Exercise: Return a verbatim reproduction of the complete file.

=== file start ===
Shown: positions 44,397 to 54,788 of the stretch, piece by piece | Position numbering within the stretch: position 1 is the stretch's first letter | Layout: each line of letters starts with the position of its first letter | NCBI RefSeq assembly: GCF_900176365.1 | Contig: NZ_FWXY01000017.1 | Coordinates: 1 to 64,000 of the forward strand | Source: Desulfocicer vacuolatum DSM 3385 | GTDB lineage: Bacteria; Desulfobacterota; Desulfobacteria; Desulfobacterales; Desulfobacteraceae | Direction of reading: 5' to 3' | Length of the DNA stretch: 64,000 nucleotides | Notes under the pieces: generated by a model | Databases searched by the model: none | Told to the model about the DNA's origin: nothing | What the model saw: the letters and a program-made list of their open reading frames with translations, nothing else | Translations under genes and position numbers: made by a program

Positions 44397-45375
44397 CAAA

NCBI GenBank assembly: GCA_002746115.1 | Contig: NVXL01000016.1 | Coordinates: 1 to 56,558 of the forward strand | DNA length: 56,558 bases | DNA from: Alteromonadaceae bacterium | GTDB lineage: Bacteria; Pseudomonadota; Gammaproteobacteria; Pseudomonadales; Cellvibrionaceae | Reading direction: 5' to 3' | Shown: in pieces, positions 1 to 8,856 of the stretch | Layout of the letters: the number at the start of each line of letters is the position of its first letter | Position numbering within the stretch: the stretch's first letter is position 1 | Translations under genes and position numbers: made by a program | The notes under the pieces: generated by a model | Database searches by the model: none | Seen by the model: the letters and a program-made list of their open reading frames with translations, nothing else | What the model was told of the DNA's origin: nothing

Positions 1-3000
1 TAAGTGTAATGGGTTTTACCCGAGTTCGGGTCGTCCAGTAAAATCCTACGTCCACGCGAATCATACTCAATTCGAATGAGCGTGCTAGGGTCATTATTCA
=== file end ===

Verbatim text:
Shown: positions 44,397 to 54,788 of the stretch, piece by piece | Position numbering within the stretch: position 1 is the stretch's first letter | Layout: each line of letters starts with the position of its first letter | NCBI RefSeq assembly: GCF_900176365.1 | Contig: NZ_FWXY01000017.1 | Coordinates: 1 to 64,000 of the forward strand | Source: Desulfocicer vacuolatum DSM 3385 | GTDB lineage: Bacteria; Desulfobacterota; Desulfobacteria; Desulfobacterales; Desulfobacteraceae | Direction of reading: 5' to 3' | Length of the DNA stretch: 64,000 nucleotides | Notes under the pieces: generated by a model | Databases searched by the model: none | Told to the model about the DNA's origin: nothing | What the model saw: the letters and a program-made list of their open reading frames with translations, nothing else | Translations under genes and position numbers: made by a program

Positions 44397-45375
44397 CAAA

NCBI GenBank assembly: GCA_002746115.1 | Contig: NVXL01000016.1 | Coordinates: 1 to 56,558 of the forward strand | DNA length: 56,558 bases | DNA from: Alteromonadaceae bacterium | GTDB lineage: Bacteria; Pseudomonadota; Gammaproteobacteria; Pseudomonadales; Cellvibrionaceae | Reading direction: 5' to 3' | Shown: in pieces, positions 1 to 8,856 of the stretch | Layout of the letters: the number at the start of each line of letters is the position of its first letter | Position numbering within the stretch: the stretch's first letter is position 1 | Translations under genes and position numbers: made by a program | The notes under the pieces: generated by a model | Database searches by the model: none | Seen by the model: the letters and a program-made list of their open reading frames with translations, nothing else | What the model was told of the DNA's origin: nothing

Positions 1-3000
1 TAAGTGTAATGGGTTTTACCCGAGTTCGGGTCGTCCAGTAAAATCCTACGTCCACGCGAATCATACTCAATTCGAATGAGCGTGCTAGGGTCATTATTCA